I have to say, though, even there, the episode leaves me feeling a bit disappointed, because the obvious question seems to go unasked. Jammer points out how funny Tuvok's reaction is when Neelix has some ideas about the Neelix character (and it is), but really, Neelix is expressing what should be a very obvious reaction: why, exactly, did you write me this way? Is this what you think of me? Chakotay makes a reference late in the story about not wanting to be the villain next time and they all laugh, but I feel like this is really the core issue that this group of people would really be thinking about. Tuvok, who is committed to character consistency and verisimilitude, apparently created this simulation because he viewed it as plausible based on what he observed of those around him. And he *was on the Maquis ship*. The curiosity early on could maybe have curdled once people realized it wasn't intended as escapist fare but as a training exercise based on what Tuvok saw as a plausible outcome. Shouldn't Chakotay and the other Maquis wonder what this implies about how Tuvok sees them -- and there's also the open question of whether Tuvok is in some way right. Did Tuvok see something in Chakotay in the others in those early days that even they didn't see in themselves? And is it possible that they've even *lost* something, in the process of being "domesticated" by Janeway? Tuvok suggests that this story is potentially dangerous and Janeway tells him to lighten up, and that they need outlets, and I think they're both right. I don't really require that tempers get raised very high, but I would have loved to see some kind of reevaluation where Chakotay and B'Elanna realized how much things have changed since they first got on the ship and dealt with their mixed feelings about Tuvok's portraying them (especially Chakotay) as smart and competent but disloyal antagonists. The story can be not-dangerous because the time for this possibility of a mutiny has long passed, but even *that* is interesting and I would have loved to see it discussed. That Tuvok had Chakotay say that they aren't going to stop and investigate every spatial anomaly was a scream, and even suggests that Tuvok could imagine some possible objections to Janeway's command decisions. There's just so much room here for further exploration besides the initial shock/thrill of the scenario and then the "writing decisions" meta stuff, as great as those were.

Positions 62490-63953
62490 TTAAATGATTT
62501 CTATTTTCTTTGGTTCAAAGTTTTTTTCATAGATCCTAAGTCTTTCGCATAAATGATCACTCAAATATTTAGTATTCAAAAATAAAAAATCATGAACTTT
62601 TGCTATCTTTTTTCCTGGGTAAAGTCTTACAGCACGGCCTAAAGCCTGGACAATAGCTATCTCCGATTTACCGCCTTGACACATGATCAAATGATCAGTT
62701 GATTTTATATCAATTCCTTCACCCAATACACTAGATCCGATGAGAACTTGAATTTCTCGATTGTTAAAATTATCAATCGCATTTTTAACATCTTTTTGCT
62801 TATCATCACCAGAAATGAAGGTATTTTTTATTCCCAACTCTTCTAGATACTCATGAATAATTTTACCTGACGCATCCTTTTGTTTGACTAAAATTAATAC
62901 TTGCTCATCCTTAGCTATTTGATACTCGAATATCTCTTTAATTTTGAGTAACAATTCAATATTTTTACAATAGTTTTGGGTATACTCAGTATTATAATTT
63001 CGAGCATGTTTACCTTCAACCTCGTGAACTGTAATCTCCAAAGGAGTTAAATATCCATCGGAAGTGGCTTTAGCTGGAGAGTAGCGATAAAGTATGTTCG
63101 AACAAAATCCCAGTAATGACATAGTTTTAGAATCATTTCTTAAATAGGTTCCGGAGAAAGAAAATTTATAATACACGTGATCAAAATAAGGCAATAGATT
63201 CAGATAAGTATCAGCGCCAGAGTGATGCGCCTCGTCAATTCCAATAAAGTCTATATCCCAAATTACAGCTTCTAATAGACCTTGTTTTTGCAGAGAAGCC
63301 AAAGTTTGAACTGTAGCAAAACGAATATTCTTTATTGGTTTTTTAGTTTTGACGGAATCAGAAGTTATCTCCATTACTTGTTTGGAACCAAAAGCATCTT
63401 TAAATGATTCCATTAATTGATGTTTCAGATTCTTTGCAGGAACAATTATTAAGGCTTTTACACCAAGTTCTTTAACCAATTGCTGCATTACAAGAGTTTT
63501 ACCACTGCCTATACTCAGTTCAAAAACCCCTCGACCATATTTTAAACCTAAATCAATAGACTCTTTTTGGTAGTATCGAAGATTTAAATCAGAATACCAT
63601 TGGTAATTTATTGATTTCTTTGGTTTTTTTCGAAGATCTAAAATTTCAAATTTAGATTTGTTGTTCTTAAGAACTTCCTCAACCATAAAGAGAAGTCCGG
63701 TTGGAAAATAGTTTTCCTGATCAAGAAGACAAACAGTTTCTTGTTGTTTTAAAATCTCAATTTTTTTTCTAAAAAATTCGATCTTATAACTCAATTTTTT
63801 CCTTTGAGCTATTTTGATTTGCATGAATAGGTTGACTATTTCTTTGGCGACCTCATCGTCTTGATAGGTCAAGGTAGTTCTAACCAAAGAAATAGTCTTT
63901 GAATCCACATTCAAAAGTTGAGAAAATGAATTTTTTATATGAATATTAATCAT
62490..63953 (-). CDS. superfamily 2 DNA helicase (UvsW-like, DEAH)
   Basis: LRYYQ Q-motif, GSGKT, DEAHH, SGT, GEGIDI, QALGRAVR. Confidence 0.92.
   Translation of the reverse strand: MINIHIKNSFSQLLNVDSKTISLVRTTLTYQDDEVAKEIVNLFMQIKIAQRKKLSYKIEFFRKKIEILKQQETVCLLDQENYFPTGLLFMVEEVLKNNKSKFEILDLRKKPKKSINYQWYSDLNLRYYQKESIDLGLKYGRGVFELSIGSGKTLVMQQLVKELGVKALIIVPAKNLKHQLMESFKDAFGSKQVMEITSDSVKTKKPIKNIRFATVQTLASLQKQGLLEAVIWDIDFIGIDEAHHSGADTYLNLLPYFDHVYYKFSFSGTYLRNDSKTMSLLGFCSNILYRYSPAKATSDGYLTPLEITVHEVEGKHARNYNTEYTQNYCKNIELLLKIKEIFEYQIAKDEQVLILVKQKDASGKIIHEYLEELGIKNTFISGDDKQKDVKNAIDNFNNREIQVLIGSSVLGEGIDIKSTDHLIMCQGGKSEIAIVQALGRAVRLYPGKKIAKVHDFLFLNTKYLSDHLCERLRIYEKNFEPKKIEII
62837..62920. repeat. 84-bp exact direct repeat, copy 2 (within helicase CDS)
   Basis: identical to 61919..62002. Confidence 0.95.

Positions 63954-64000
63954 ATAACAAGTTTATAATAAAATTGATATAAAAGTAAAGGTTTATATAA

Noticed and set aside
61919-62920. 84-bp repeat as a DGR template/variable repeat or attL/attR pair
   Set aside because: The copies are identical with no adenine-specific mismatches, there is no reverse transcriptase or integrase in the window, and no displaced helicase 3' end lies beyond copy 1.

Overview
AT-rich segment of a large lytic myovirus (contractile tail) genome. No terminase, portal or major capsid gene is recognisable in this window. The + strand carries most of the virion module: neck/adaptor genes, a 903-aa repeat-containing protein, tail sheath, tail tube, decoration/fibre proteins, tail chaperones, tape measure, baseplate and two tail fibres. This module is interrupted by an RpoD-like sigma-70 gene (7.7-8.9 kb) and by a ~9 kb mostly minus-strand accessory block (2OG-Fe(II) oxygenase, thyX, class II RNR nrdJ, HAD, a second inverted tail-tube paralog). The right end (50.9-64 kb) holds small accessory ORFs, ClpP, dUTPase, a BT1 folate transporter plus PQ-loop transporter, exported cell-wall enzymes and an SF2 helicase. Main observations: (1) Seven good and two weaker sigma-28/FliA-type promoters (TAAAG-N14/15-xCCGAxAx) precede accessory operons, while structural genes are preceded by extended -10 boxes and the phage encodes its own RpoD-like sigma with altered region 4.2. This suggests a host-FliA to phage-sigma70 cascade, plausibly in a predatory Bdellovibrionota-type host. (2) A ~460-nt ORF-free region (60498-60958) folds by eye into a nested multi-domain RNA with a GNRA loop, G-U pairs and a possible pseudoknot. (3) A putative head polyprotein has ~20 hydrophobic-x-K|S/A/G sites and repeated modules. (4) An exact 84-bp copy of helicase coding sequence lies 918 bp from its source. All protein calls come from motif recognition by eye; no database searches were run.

The good thing about the Seska-ending is that it ends up kind of bringing in more levels to the "writer meta" model: Seska plays the heavy because Voyager episodes "need" conflict and danger, and so we get a contrived writer who wants to kill off the characters, the writer-as-sadist, contrasted with Janeway the writer-as-benevolent-god who tries different contrivances to help the characters because the writer also cares (and needs the characters around for next week). It's still cute on a meta level, and I like how there's a vague suggestion that even character consistency and logical progression (Tuvok) and excitement and entertainment (Paris) end up getting shunted aside in favuor of pure character torture (Seska) and deus ex machina resolutions (Janeway), which is itself a kind of cute Voyager meta-commentary on some of the less-than-stellar episode endings. That's not nothing. And yeah, the scene with the Doctor and the nitric acid is funny, and Tuvok's successfully deploying the exploding phaser rifle is good too -- in that it follows from Tuvok's character and so is true to his writerly philosophy. But still, yeah, this makes no sense with what we know about Seska the character, and even if we accept Seska-the-evil-holodeck-demon as premise the neverending toying with them and the necessity of, apparently, her following the ever-changing rules of her own program just comes across as absurd. Not great. Mostly though it's a disappointment because the false-jeopardy is less interesting than what we had seen before, and we don't get either a resolution to the interior-story of the mutiny nor, really, to the philosophy-of-writing conflict between Tuvok and Tom.